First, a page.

August 28, 2013

THROWDOWN THURSDAY: Taking Advantage of Tragedy

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After George Zimmerman was found not guilty of second-degree murder and manslaughter in the fatal shooting of Trayvon Martin, it did not take long for numerous commentators to spin the story into a racial issue.  This should come as no surprise.  In an electronic age where information can travel across the globe in seconds, the first to editorialize an event can provide the lens through which the public also views it.  For those who wish to shape the national discourse, getting there first is more important than getting it right.  The truth often gets lost in the cacophony.

What does come as a surprise, however, is the reckless disregard for the truth displayed by those looking to use the death of a teenager as a soapbox for expounding their racial views.  Professor Paul Campos of the University of Colorado wrote that the case was “all about race” and that anyone who disagrees is “a liar or an idiot, or possibly both.” One commentator on MSNBC, whose parent company is being sued for editing 9-1-1 tapes to make it seem as if George Zimmerman had used the n-word, went so far as to say that the defense sought to portray George Zimmerman as a defender of “white womanhood.”  Seemingly in line with this mode of thinking, Professor Peniel E. Joseph of Tufts University compared the slaying of Trayvon Martin with that of Emmett Till, who was the victim of a racially motivated murder in the Jim Crow South for interacting with a white woman.

So how are the actions of George Zimmerman, a Hispanic resident of a multi-ethnic gated community and a registered member of a political party led by the first African-American President, related to the issue of white-on-black racism?

Do not bother looking to the facts for an answer. There is not one shred of concrete evidence thus far discovered — not one — that supports the notion that Zimmerman’s decision-making that night was motivated by race. Chris Serino, the Sanford Police Department detective who lead the shooting investigation, told the FBI: “Zimmerman’s actions were not based on Martin’s skin color” as part of a federal investigation that did not turn up any evidence of racial animus on the part of George Zimmerman.  Those who wish to inject race into this case are so quick to analogize the killing precisely because they know that a close examination of what actually happened does not support their theory.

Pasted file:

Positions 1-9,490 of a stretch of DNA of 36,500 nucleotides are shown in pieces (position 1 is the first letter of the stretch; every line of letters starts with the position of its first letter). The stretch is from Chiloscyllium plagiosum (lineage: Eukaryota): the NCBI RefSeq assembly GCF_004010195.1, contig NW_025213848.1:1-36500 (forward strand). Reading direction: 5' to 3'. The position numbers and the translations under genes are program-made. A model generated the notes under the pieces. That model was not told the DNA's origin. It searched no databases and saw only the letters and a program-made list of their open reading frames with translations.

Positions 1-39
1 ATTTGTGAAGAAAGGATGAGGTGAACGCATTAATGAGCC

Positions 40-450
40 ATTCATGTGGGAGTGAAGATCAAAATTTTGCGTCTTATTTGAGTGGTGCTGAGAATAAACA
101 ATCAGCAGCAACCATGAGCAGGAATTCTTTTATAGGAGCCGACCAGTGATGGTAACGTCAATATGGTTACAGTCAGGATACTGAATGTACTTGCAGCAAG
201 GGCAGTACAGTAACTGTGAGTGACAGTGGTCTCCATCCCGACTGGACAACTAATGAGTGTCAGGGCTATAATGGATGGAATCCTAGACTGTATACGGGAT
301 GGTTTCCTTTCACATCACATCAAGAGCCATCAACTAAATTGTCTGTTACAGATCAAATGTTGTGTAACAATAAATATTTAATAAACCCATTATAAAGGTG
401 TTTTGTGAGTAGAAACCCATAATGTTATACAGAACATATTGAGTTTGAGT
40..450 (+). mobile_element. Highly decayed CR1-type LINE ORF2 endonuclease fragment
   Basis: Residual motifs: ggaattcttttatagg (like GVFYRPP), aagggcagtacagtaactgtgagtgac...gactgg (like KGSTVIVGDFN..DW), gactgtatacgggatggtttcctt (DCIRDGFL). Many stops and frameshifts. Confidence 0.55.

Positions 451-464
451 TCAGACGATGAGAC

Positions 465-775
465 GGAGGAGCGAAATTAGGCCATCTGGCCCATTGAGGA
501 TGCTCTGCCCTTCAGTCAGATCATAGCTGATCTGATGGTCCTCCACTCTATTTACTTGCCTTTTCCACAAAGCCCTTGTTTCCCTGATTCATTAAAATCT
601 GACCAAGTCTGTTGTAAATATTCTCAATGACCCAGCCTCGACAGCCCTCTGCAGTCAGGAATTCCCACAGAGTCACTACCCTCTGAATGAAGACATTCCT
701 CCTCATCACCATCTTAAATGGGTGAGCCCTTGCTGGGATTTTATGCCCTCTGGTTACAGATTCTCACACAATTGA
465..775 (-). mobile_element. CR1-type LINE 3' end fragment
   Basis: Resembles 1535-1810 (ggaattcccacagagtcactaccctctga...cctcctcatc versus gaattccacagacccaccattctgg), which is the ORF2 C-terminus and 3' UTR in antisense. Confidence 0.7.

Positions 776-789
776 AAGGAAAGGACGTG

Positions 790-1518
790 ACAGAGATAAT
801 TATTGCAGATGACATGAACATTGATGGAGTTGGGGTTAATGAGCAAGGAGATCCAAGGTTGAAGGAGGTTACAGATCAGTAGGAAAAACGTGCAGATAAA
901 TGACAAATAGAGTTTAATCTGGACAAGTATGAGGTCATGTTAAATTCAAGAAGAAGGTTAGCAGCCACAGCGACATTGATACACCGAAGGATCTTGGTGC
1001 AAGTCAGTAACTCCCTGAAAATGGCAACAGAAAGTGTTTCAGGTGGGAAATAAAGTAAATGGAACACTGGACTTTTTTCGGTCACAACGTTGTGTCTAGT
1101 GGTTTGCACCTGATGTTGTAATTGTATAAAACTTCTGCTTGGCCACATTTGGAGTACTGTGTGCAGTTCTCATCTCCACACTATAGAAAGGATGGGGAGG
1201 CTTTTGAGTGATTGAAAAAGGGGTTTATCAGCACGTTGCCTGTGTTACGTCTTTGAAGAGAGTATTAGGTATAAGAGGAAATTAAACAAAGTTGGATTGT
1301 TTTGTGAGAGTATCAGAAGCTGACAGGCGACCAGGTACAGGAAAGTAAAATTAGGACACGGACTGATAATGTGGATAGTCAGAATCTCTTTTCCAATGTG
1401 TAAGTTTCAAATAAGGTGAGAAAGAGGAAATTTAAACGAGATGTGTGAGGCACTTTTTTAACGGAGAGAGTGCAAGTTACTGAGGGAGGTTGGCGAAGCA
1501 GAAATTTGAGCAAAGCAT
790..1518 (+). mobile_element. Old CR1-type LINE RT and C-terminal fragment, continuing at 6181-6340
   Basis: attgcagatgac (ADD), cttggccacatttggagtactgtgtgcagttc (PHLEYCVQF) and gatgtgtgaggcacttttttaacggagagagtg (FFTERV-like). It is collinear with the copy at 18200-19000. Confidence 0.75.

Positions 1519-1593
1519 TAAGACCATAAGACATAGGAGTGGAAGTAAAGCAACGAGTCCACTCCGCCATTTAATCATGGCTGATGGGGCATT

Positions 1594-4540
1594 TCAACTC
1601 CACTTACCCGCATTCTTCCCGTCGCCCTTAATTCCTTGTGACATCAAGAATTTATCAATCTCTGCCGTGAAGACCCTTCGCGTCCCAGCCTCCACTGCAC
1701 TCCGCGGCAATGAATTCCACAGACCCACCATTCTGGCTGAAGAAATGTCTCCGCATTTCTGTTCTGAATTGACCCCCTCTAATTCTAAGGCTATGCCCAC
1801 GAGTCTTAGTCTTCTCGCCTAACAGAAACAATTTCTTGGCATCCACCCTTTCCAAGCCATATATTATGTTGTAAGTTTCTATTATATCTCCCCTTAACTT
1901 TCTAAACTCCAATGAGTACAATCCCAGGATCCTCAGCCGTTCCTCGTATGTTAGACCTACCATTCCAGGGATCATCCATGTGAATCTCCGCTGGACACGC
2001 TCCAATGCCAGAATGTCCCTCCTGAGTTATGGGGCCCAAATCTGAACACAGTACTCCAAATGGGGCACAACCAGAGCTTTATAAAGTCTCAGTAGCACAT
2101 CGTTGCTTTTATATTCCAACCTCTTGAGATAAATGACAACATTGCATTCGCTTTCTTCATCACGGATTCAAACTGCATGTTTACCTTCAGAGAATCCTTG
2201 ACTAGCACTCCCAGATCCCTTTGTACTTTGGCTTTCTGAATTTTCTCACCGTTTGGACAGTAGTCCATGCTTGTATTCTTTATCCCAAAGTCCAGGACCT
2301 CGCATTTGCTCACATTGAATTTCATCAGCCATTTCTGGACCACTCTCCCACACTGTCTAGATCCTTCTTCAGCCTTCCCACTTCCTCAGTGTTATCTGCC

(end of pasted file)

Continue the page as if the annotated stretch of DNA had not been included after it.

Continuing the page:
For those who seem to always see issues through the prism of race, however, facts are mere obstacles to be distorted as necessary in order to reach a predetermined conclusion: America is a fundamentally racist society whose institutions perpetuate white supremacy. For proponents of this worldview, an analysis of almost any interaction between members of different races must occur through the framework of the oppressive nature of American society. For them, the killing of a black person by a non-black person must be racial, and thus deserving of more attention than the cases of the 54 people, mostly black men, who were shot dead in Chicago while the Zimmerman trial was ongoing, whose names most of us will never know.

Of course, some facts are easier to distort than others.  To support his conclusion that this case was “all about race,” Professor Campos had to describe Zimmerman — the child of a white father and Hispanic mother — as “more or less white.”  I guess that makes Barack Obama just another “more or less white” President of the United States.

For others, smaller distortions are not enough. After the jury’s verdict was made public, Jesse Jackson raised the possibility of boycotting Florida as an “apartheid state” for having a “stand your ground” law. Not only are such laws not unique to Florida, but “stand your ground” was not even the basis of the jury’s decision to acquit George Zimmerman. To compare this case with the evils of apartheid demeans those who put their safety and livelihoods on the line to fight actual apartheid. A man who grew up in a South that was segregated by law, Jesse Jackson must know that the analogy is fallacious.

No decent human being could possibly conclude that the death of Trayvon Martin was anything less than a horrendous tragedy. George Zimmerman is certainly no hero, having ignored the 9-1-1 dispatcher’s request that he not follow Trayvon Martin. Some feel that despite the jury’s verdict, justice was not done. Still, it would be an injustice to everyone involved in the case to turn this shooting into something it never was and is not now — proof that racism is alive and well in 21st century America.

Julius Kairey is a junior in the College of Arts and Sciences. He may be reached at jkairey@cornellsun.com. Always Right appears alternate Thursdays this semester.

Original Author: Julius Kairey